(FROM THE FRENCH OF GUSTAVE LEMOINE.)
“Ah, listen, dear Fleurette, to me.
The king, to-morrow, comes this way,
And brave gay doings will there be;
By Our Lady, ’twere a sight to see
The rich and rare array.
Listen again: do not forget,
Lest you should fail the king to see;
You’ll know him by his plumed aigrette.”
“Yes, I will look,” replied Fleurette,
“And I shall see but thee.”
“The squires, the saucy pages free,
The knights, and next the barons bold,
And lords of high and low degree,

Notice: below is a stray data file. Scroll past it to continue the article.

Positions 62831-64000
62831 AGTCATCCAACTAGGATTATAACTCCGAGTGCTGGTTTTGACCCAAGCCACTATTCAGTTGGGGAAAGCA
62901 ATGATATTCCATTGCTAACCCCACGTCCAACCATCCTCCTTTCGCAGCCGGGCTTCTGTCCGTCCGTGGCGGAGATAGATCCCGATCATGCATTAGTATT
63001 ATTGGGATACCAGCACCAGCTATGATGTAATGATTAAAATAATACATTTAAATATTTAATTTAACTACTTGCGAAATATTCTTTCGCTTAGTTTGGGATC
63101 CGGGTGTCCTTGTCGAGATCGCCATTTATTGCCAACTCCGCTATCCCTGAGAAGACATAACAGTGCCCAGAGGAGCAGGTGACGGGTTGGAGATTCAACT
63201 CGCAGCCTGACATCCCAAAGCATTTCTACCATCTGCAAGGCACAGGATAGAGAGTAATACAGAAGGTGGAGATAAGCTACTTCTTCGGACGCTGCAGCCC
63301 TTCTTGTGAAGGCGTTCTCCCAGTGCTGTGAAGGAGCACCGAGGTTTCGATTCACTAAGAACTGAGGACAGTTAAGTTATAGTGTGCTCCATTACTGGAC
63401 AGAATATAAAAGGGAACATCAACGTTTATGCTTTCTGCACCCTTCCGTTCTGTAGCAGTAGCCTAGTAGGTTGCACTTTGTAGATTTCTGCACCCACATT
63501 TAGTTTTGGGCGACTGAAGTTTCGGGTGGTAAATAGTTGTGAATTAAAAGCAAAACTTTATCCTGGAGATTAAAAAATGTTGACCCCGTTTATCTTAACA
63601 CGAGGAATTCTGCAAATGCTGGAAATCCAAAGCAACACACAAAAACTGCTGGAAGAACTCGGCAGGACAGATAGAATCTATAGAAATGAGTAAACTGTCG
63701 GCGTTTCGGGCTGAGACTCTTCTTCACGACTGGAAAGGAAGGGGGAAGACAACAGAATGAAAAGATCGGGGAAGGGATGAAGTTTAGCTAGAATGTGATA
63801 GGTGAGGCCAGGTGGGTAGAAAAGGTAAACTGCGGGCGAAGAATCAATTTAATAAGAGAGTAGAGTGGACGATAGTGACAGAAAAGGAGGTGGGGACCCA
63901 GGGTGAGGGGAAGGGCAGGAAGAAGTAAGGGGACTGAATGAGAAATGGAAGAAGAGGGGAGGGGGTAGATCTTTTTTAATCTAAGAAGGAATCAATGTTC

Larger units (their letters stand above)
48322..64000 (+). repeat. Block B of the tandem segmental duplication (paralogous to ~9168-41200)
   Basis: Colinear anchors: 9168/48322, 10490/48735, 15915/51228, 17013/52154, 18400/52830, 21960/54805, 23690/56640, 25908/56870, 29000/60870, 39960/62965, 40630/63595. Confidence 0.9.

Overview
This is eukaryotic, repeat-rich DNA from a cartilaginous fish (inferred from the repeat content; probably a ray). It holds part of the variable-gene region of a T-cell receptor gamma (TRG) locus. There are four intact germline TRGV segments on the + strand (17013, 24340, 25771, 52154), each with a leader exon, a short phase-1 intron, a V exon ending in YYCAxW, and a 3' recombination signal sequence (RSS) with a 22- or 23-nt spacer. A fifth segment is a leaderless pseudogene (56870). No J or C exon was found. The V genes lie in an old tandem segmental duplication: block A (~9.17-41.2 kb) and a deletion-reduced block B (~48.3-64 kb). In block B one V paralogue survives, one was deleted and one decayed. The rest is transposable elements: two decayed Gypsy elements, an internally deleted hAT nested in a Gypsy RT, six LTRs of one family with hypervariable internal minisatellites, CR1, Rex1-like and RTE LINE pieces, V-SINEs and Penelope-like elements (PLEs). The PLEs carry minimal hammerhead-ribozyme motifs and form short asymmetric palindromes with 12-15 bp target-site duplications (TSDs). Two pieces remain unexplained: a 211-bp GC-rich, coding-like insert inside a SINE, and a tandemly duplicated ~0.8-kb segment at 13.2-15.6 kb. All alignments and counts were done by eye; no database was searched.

Will march along and pass by thee,
All glittering with gold.
And many, as they onward go,
Finding thee fair as fair may be,
Shall, softly whispering, tell thee so.”
“Ah, they may whisper soft and low,
I shall hear none but thee.”
“Surrounded by his courtiers gay,
The king comes last of all the train.
‘Fleurette, I love thee,’ should he say,
‘My crown at thy dear feet I lay,
My crown thy love to gain.’
Ah! by a king to be adored
Would, by my faith, enchanting be?”
“Nay, were I by the king adored,
I’d say, ‘I honour you, my lord:’
And I would love but thee.”